By Grace Trent
“What does that part mean?” Lyndie asked, placing her finished cup of tea on the coffee table amidst colored pencils and Hotwheels. I glanced at my own mug, which was growing cold just past the reach of my free arm as I sat nursing my newborn. Adjusting the bible balanced precariously on one knee, I took another look at Psalm 16.
“What’s your best guess?”
“‘The lines have fallen for me in pleasant places…’ Is that talking about where we are? That wherever we are, it’s good?”
For me, it’s easier to acknowledge that God held the pencil with which the borders of my life were drawn and harder to trust, as Psalm 16 reminds me, that within those boundaries he has created a pleasant place— a garden in which I am to live, work, and praise.
As Richard Louv said, “Love the land you’re in.”
But in my garden right now, there is a two-year-old who insists on ‘helping’ unload the groceries. In his mind this includes removing each egg from the carton and individually carrying them to the refrigerator— which takes two hands for him to open. You can imagine the rest.
In my garden, some part of me is usually covered in bodily fluid— and it’s almost never mine.
In my garden, we read the same book 27 times a day; sleep and showers are fleeting; explosive tantrums come without warning.
It’s easy to glance over the fence at someone else’s ‘lines’ and think their garden looks more pleasant, more fulfilling, and more fruitful than the ground beneath my own two feet.
This is where the Lord whispers to my weary, discontent heart:
“Tend your garden.”
The summer before I had my firstborn, I was praying through scripture looking for a promise to claim over my motherhood. The Lord spoke to me through Ezekiel 36:8-11 that I would be tilled and sown like a mountain garden to become a place of fruitful growth for others.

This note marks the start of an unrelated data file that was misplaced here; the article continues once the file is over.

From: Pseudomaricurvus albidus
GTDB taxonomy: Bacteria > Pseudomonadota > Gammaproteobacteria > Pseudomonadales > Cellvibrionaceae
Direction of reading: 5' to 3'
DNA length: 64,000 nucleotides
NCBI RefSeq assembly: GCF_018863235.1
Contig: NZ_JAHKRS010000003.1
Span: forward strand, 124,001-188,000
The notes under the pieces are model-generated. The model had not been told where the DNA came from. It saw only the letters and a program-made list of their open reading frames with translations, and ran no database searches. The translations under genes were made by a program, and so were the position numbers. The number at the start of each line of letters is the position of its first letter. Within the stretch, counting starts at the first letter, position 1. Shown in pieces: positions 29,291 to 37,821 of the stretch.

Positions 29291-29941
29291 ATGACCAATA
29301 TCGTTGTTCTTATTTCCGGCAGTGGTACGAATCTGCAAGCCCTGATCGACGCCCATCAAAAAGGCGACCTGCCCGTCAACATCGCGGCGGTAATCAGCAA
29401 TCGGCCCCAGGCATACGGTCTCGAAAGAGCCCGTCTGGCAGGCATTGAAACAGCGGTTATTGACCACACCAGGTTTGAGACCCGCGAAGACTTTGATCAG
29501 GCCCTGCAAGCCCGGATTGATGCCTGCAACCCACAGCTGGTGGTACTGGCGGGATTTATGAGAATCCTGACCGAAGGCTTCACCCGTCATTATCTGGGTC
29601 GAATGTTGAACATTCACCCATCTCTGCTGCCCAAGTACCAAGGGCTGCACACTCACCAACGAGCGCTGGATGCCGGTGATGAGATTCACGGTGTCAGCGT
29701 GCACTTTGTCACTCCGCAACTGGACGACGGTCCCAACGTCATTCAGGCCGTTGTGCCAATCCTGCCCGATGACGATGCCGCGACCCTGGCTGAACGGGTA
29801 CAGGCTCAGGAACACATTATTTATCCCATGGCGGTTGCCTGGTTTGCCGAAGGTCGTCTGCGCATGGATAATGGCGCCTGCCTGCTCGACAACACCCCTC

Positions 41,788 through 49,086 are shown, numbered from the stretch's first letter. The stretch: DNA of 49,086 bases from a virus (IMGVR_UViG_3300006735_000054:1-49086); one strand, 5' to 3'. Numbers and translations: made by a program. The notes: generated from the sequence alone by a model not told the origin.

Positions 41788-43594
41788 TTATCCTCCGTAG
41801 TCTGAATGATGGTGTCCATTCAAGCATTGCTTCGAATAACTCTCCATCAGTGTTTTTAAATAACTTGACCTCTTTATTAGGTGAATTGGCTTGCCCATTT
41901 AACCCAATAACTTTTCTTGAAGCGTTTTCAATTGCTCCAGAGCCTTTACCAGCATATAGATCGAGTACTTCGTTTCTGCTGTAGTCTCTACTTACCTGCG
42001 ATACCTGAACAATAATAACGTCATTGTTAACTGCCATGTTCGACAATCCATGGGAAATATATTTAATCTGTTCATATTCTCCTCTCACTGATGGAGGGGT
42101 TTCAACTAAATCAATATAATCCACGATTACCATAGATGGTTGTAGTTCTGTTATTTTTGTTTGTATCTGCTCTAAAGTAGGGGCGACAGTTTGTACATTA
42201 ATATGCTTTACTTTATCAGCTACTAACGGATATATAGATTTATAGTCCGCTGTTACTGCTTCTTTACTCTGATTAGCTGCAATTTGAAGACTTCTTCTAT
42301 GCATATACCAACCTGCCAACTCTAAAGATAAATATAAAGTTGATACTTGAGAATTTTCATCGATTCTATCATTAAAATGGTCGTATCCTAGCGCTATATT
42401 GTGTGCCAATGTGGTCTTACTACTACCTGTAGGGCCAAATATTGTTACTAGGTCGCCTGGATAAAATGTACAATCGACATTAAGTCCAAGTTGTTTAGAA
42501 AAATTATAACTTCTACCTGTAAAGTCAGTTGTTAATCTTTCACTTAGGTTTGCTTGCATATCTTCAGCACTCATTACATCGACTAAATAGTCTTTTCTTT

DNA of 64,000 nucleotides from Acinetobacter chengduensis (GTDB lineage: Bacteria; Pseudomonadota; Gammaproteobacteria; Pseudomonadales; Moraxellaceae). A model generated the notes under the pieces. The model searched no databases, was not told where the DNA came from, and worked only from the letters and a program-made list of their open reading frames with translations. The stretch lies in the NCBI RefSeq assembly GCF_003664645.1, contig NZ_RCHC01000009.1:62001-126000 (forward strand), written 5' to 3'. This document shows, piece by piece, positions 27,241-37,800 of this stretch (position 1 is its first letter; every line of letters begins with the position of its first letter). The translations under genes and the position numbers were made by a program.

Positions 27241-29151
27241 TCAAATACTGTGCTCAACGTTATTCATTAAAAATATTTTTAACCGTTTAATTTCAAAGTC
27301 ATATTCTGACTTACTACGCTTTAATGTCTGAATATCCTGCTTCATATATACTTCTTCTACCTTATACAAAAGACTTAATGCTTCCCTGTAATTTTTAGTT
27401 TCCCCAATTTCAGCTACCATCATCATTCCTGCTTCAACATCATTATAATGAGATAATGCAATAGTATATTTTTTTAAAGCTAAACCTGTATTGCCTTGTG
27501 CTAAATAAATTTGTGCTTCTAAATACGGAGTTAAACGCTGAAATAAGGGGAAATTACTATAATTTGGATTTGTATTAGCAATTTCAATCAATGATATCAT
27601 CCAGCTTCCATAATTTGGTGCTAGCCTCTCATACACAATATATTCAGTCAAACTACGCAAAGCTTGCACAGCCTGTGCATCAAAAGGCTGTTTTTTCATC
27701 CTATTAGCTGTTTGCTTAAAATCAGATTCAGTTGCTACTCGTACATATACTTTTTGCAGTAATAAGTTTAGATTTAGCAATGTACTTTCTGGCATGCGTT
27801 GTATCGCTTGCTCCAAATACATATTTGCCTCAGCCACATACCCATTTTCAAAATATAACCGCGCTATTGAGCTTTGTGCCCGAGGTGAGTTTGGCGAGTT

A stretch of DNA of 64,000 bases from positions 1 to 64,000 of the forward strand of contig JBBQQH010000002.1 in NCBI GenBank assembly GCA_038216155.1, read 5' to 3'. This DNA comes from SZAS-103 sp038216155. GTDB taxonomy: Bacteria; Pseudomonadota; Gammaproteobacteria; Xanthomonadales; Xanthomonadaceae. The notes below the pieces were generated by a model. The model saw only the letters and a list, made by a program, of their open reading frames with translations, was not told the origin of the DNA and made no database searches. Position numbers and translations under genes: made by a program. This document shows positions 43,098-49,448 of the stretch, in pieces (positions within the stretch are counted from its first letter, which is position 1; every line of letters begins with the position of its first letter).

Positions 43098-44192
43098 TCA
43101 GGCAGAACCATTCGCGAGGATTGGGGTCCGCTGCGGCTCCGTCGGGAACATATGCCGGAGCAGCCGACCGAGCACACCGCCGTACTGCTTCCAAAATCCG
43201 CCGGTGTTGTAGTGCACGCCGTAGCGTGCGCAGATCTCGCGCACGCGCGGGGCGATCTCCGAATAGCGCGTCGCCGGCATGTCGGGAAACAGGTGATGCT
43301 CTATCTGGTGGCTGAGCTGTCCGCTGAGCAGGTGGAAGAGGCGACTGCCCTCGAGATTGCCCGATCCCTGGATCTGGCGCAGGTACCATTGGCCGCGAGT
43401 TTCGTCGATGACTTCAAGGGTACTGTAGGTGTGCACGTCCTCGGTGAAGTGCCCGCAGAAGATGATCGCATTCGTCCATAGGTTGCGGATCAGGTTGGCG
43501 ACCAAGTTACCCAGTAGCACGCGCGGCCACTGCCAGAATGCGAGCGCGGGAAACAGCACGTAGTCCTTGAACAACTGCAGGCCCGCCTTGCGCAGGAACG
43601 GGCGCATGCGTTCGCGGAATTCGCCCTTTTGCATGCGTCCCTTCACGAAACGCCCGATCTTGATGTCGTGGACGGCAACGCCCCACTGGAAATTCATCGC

This past summer, as I was preparing for the birth of my second child, the Lord spoke to me again on this idea of keeping a garden.
In the account of creation, after placing man and woman in a garden, the Lord gives two imperatives related to the earth. In Genesis 1:28 he says, “Be fruitful and multiply and fill the earth and subdue it.” And in Genesis 2:15 we are told, “The LORD God took the man and put him in the garden of Eden to work it and keep it.”
What I see there is a focused investment for a far-reaching vision. God did not command Adam and Eve to work and keep the entire earth— just this garden— and yet the command to be fruitful and fill the whole earth remains. Indeed, its echos ring throughout all of scripture.
I sometimes look around and feel that I should be doing bigger, more significant, more urgent work. But God isn’t calling me to tend to everything. He has drawn the borders of my life and given me a garden in which I am to work. This is the land he has entrusted to me: these children, this church family, these opportunities to serve, this one sophomore who comes over for 1-to-1s during nap time.
As Elisabeth Elliot said, “Here, not somewhere else, I may learn God’s way. In this job, not in some other, God looks for faithfulness.”
And I can prayerfully trust that the Lord will use my faithfulness here, in this seemingly small stewardship, to help bring to fruition his far-reaching vision: an earth that is full of the glory of God.
The LORD is my chosen portion and my cup;
you hold my lot.
The lines have fallen for me in pleasant places;
indeed, I have a beautiful inheritance!
Grace Trent grew up in Ames, Iowa, and studied Communication and French at the University of Northern Iowa. She met her husband, Aaron, at Jax STP when he was on staff and she was a student leader (scandal!). They bonded over a mutual love of Jesus, soccer, Harry Potter, and corndogs—the stuff of fairytales, right? They gratefully received Jim Luebe’s written permission to date halfway through Grace’s junior year and were married 17 months later. They like to joke that their relationship is officially endorsed by the Navigators. The Trents now live in Lawrence, Kansas and direct the Navs at KU. Grace is passionate about discipleship, art, essential oils, tea, literature, hospitality, and being “Mama” to her 6-month-old daughter, Margot, her 2 1/2-year-old son, Shepard, and an inordinate number of houseplants.